Increasing Voter Turn-Up Using Mobile Phones as a Voting Tool

Increasing Voter Turn-Up Using Mobile Phones as a Voting Tool

Emmanuel Eilu (Makerere University, Uganda)
Copyright: © 2015 |Pages: 13
DOI: 10.4018/978-1-4666-8430-0.ch005
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Because of defective elective elections which have been witnessed in the African continent for decades, some African countries have jumped onto the bandwagon of using electronic voting (e-Voting). E-Voting entails the use of technology in the voting processes. This chapter brings out the progress that has been made so far in e-Voting and comments on the extent to which this impacts the advancement of the overall principles of a democracy. The lessons outlined in the chapter may go a long way in informing future e-Voting interventions, especially in a developing world context.
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Many other countries in Africa have had defective election for decades. This has led to numerous election boycotts, general unrest and most of all, low voter turn up. To address these problems, a number of Information and Communication Technology (ICT) aided voting systems have emerged over years and these technologies have aided in detecting fraudulent practices and have improved voter turnout especially in Europe and other developed countries. A high number of developing countries especially in Africa are also beginning to introduce ICTs mainly in the initial stages of the election process, most notably- in the voter registration process were biometric technology has widely been used. It seems that post-conflict and emerging democracies in particular are making the biggest jumps into biometric voter registration with the aim of having a clean voter register- free of ghost voters, a free and fair election and most importantly to improve voter turn-up. Such countries in Africa include; Democratic Republic of Congo, Togo, Guinea Conakry, Uganda, Angola, Nigeria and Mozambique.

Though new technologies are anticipated to optimize credibility, efficiency and reduce disputes as well as costs, the reality has been different. Besides the many failures reported in such projects in many developing countries; such as in Uganda in 2001, Nigeria in 2007, Peru in 2000, Nicaragua in 2008, Somaliland in 2011, Cameroon and Sierra Leone in 2012 and more recently Kenya in 2013, these new technologies do not come cheap, and only donor support makes these purchases possible. In addition, whereas these technologies may reduce vote rigging, they may not be able to reduce voter intimidation and violence which often occurs at polling stations. These technologies may not adequately increase voter participation. This calls for a sustainable, appropriate, cost effective and transparent use of technology to improve voter turn up, particularly in post-conflict elections and in fragile and emerging democracies. Scholars suggest the use of mobile phones voting as a supplement to the existing system. For any developing country wishing to cost effectively increase citizen participation in decision making through ICT should take advantage of the opportunities provided by the explosive spread of mobile phones in the developing world. However, despite having a greater advantage over other ICT voting systems, the use of mobile phones as voting devices has not yet gained much acceptance in developing countries. This is a result of negative perceptions towards using mobile phones as a voting tool. For example, only 36 percent of the surveyed population in Uganda accepted to use their mobile phones for voting. Using persuasive and acceptance design strategies like reciprocity, effective computing, tunneling, social and political learning, perceived ease of use, perceived usefulness, tailoring, convenience and reminder discussed in this chapter can increase the acceptance rate of using mobile phone for voting in a developing country like Uganda by close to20 percent making it 66 percent acceptance rate.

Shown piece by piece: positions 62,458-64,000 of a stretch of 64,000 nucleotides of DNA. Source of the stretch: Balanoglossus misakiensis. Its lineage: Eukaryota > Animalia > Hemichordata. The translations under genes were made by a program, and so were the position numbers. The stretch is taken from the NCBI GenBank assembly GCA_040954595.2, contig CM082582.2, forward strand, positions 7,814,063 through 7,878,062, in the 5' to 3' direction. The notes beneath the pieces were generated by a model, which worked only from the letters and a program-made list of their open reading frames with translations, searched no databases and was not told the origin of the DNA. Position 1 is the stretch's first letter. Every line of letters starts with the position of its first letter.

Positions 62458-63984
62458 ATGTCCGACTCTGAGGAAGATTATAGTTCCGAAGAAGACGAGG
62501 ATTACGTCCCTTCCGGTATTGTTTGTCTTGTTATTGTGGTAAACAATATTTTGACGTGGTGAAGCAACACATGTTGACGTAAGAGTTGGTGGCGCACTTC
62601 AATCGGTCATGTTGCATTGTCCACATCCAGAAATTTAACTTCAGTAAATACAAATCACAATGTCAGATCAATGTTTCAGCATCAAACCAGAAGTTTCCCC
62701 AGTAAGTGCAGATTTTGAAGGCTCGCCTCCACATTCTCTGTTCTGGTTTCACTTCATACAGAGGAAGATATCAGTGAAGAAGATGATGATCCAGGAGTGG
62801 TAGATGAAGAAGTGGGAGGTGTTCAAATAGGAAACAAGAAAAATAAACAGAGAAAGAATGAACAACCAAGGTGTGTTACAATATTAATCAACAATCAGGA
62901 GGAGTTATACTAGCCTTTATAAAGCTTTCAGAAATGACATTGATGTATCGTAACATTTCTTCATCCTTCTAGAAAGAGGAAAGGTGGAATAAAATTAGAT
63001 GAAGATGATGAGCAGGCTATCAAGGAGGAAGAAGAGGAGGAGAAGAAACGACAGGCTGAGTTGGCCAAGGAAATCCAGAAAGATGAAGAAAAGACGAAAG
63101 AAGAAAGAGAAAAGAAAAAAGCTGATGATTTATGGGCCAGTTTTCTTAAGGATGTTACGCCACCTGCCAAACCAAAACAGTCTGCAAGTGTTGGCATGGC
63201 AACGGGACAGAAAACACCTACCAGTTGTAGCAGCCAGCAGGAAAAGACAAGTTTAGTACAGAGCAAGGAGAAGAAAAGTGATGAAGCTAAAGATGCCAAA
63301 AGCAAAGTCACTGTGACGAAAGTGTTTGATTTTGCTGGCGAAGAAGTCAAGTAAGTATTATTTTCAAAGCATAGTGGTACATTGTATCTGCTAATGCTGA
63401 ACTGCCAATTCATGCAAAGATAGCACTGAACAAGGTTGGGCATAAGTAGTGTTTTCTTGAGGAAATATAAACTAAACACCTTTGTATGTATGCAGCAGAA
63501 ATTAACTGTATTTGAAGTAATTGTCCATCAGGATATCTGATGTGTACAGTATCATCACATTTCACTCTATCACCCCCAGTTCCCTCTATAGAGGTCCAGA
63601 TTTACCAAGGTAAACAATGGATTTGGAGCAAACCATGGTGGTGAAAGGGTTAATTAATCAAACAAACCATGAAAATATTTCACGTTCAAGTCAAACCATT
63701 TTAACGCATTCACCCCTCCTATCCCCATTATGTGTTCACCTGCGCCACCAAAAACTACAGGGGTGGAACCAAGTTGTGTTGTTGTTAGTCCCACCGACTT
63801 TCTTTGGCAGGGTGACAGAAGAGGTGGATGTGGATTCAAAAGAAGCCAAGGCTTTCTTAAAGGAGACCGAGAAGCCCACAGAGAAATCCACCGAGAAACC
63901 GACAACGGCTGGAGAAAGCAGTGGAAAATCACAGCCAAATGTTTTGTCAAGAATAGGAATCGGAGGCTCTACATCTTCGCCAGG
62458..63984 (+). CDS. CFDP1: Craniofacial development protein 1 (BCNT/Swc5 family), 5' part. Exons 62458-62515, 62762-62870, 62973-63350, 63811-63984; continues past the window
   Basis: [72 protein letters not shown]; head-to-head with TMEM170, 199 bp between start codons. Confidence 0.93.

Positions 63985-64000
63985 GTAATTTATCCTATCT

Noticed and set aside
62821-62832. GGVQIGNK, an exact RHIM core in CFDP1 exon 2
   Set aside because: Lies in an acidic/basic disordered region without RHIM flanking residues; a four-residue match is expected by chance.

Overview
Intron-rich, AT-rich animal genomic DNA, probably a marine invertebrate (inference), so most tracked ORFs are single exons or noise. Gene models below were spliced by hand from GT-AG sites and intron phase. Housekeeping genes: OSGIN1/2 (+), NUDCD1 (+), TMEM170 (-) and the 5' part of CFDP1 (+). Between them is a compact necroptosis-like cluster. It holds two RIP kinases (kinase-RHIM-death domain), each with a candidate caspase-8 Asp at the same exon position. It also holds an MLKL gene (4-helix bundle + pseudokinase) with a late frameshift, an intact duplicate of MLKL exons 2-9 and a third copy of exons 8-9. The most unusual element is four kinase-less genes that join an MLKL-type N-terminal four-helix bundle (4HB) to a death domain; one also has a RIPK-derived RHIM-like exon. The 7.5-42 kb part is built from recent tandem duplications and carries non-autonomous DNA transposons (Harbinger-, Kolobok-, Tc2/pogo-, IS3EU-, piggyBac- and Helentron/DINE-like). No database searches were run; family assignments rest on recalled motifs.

Electoral malpractice and manipulation are among the principal obstacles to full democratization especially in states that have made an initial transition from dictatorship to self governance (Birch, 2008). Electoral malpractice has been categorized to mainly include: manipulation of the rules governing elections (by legislation) and manipulation of voter choice (Birch, 2008). According to Birch (2008), manipulation of voter choice especially is a deliberate form of fraud which includes activities such as ballot stuffing and fabrication of results. Lopez (2009) describes manipulation of voter choice as purposeful action to tamper with electoral activities and electoral related materials in order to affect the outcome of an election. This normally interferes with the will of the voters. Manipulation of voter choice can also be demonstrated through violent and intimidating behavior among the participating parties (Basuchoudhary & Shughart, 2010). According to Vergne (2009), violence, intimidation and fraud have been the leading cause of low voter turn-up in most developing countries. Approximately 14% of all multi-party elections in developing countries were boycotted from 1990-2002 as a result of election fraud, violence and intimidation (Beaulieu & Hyde, 2009). Low voter turn-up has also been registered in countries such as Uganda, Nigeria and Zimbabwe due to high levels of violence, intimidation and fraud (Collier & Vicente, 2008; EU, 2011; Ooala, 2011). Africa for example has got a record defective election, the most recent being reported in Zimbabwe and Kenya which for long had been regarded as emerging and progressive African countries (HURINET-U, 2010).

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